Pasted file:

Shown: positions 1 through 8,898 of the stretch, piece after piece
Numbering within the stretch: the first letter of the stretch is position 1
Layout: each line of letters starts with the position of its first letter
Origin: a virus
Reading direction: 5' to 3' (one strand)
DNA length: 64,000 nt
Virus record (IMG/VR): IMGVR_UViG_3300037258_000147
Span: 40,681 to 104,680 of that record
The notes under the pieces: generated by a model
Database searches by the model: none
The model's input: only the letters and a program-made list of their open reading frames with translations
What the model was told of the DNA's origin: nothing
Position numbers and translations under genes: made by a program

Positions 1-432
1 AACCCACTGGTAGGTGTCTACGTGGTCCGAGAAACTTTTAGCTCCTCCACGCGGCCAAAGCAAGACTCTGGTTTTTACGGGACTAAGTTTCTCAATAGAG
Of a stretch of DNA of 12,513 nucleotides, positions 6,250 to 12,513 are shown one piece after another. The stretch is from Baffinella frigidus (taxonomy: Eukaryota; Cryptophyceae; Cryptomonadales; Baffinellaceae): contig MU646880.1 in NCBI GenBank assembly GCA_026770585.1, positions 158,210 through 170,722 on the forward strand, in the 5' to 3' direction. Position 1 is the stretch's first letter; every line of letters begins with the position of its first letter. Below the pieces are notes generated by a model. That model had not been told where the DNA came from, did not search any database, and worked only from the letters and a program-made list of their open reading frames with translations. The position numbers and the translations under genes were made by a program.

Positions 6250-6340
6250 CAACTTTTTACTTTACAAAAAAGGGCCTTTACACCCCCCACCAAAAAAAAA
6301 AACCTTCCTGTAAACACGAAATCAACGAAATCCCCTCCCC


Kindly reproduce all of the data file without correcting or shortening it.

Shown: positions 1 through 8,898 of the stretch, piece after piece
Numbering within the stretch: the first letter of the stretch is position 1
Layout: each line of letters starts with the position of its first letter
Origin: a virus
Reading direction: 5' to 3' (one strand)
DNA length: 64,000 nt
Virus record (IMG/VR): IMGVR_UViG_3300037258_000147
Span: 40,681 to 104,680 of that record
The notes under the pieces: generated by a model
Database searches by the model: none
The model's input: only the letters and a program-made list of their open reading frames with translations
What the model was told of the DNA's origin: nothing
Position numbers and translations under genes: made by a program

Positions 1-432
1 AACCCACTGGTAGGTGTCTACGTGGTCCGAGAAACTTTTAGCTCCTCCACGCGGCCAAAGCAAGACTCTGGTTTTTACGGGACTAAGTTTCTCAATAGAG
Of a stretch of DNA of 12,513 nucleotides, positions 6,250 to 12,513 are shown one piece after another. The stretch is from Baffinella frigidus (taxonomy: Eukaryota; Cryptophyceae; Cryptomonadales; Baffinellaceae): contig MU646880.1 in NCBI GenBank assembly GCA_026770585.1, positions 158,210 through 170,722 on the forward strand, in the 5' to 3' direction. Position 1 is the stretch's first letter; every line of letters begins with the position of its first letter. Below the pieces are notes generated by a model. That model had not been told where the DNA came from, did not search any database, and worked only from the letters and a program-made list of their open reading frames with translations. The position numbers and the translations under genes were made by a program.

Positions 6250-6340
6250 CAACTTTTTACTTTACAAAAAAGGGCCTTTACACCCCCCACCAAAAAAAAA
6301 AACCTTCCTGTAAACACGAAATCAACGAAATCCCCTCCCC